By Rachel Diebel
Beans are one of the staples of Santa Fe cuisine. Whether black beans, pinto beans or red beans, they can be a side dish or the main feature in practically every Southwestern meal. Using just a few traditional ingredients and spices, a good chef can create many distinct dishes that share the same Santa Fe pizzazz. As an added bonus, most of these dishes are (or can be made) vegetarian and even vegan.
Check out these Santa Fe bean dishes you might encounter on your Santa Fe tour!
Types of Beans
During your Santa Fe tour, you will visit the famous Santa Fe farmer’s market. As you taste and browse the local produce and goods, be on the lookout for the various types of beans available. Everything from heirloom, pinto, black and green beans will be on vendors’ shelves. Check the market’s crop calendar to see what will be in season when you visit—dried beans and green beans are best in August, for example. There are also stalls for two of the restaurants you will be visiting: Cowgirl BBQ and The Shed. Both participate in the market’s farm-to-restaurant program, meaning the food there is fresh off the farm!
Black Bean Soup
Mashed black beans with vegetable broth, sweet red peppers and tomatoes? What’s not to love! This thick and spicy stew has just a hint of sour lime and is great for cool summer evenings or very cool winter afternoons. Not overly garlicky, this soup manages to be filling without being heavy. For the meat lovers in your life, it’s easy to make this heartier with some pulled pork or chicken.
Classic Refried Beans
This simple dish is a staple of Southwestern cuisine, served as a side to practically anything from tamales to green chili stew. You’ll find refried beans at many places we visit on our culinary journey, including The Shed. Or after you learn how to make tamales, this dish is an easy side to make at home too. Just throw beans, an onion, vegetable oil and some salt in skillet and wait.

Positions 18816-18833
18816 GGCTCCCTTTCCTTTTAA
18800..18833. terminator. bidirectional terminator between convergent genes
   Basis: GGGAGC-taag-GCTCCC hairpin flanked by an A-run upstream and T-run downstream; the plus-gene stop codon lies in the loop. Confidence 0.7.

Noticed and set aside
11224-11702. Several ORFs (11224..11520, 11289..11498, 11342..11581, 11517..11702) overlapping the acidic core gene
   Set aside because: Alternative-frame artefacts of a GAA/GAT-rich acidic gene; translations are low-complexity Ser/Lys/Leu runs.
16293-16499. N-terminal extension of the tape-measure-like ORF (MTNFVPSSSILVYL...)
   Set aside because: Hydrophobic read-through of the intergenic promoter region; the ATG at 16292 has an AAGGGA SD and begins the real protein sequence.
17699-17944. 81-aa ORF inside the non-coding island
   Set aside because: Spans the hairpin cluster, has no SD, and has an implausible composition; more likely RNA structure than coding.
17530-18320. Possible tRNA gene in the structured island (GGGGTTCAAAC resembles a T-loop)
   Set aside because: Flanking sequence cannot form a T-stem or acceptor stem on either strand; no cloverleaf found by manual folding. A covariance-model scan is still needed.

“Borracho” or Drunk Beans
So called because they are cooked to perfection in your favorite beer, drunk beans are popular in the Southwest, but often a pleasant surprise to newcomers. Proper drunk beans are pinto beans slow cooked for hours in a dark beer and mixed with typical Santa Fe additions: bacon, jalapenos, onions and, of course, cilantro. The alcohol cooks out during the process, making drunk beans the perfect dish for everyone in the family.
Chili with Beans
A specialty in Santa Fe, green chili can be made with both meat and veggies, but the essential ingredient in both is beans! Cowgirl BBQ, a restaurant you will be visiting on your tour, serves delicious chili made with ground beef, brisket, jalapenos and, of course, pinto beans. For an extra kick, try the Chuckwagon Chili, which is loaded with everything from red onions to jalapeño cornbread.
Pork and Black Bean Stew
This dish is a mishmash of every ingredient that makes Santa Fe food delicious: browned pork shoulder, black beans, peppers, molasses and lime. It can be made with canned or dry beans depending on how quickly you need it made (or how hungry you are!). If you just can’t wait (and you have extra time and extra room for more food), stop by the Atrisco Café and Bar and let them do all of the cooking. In addition to pork and black bean stew, they serve delicious black bean soup that is a must-try. Hearty with an edge of spice, pork and black bean stew is perfect for those long, low summer evenings.
Black Bean Burger
A combination of traditionally American and traditionally Mexican foods, the Southwest-style black bean burger is the perfect example of how delicious the blend of cultures can be. Perfect for those who have been disappointed by bland veggie burgers in the past, these flavorful burgers are made with black beans, corn, cilantro, chilies and typically served with avocado. Add some sweet potato fries spiced with chipotle and you have yourself a wonderful, filling southwest meal.
Beans and Posole
Posole, or pozole, is a traditional Mexican stew that once had a ritualistic significance, but is now commonly served as a side dish in many Santa Fe restaurants. The Shed, for example, lists “beans and posole” as a side with almost all of their entrée meals. It is made with beans, hominy (dried corn kernels), tomatoes, and all the typical New Mexico flavors such as cilantro and cumin.
If all these delicious dishes still aren’t enough, here are more reasons to visit Santa Fe!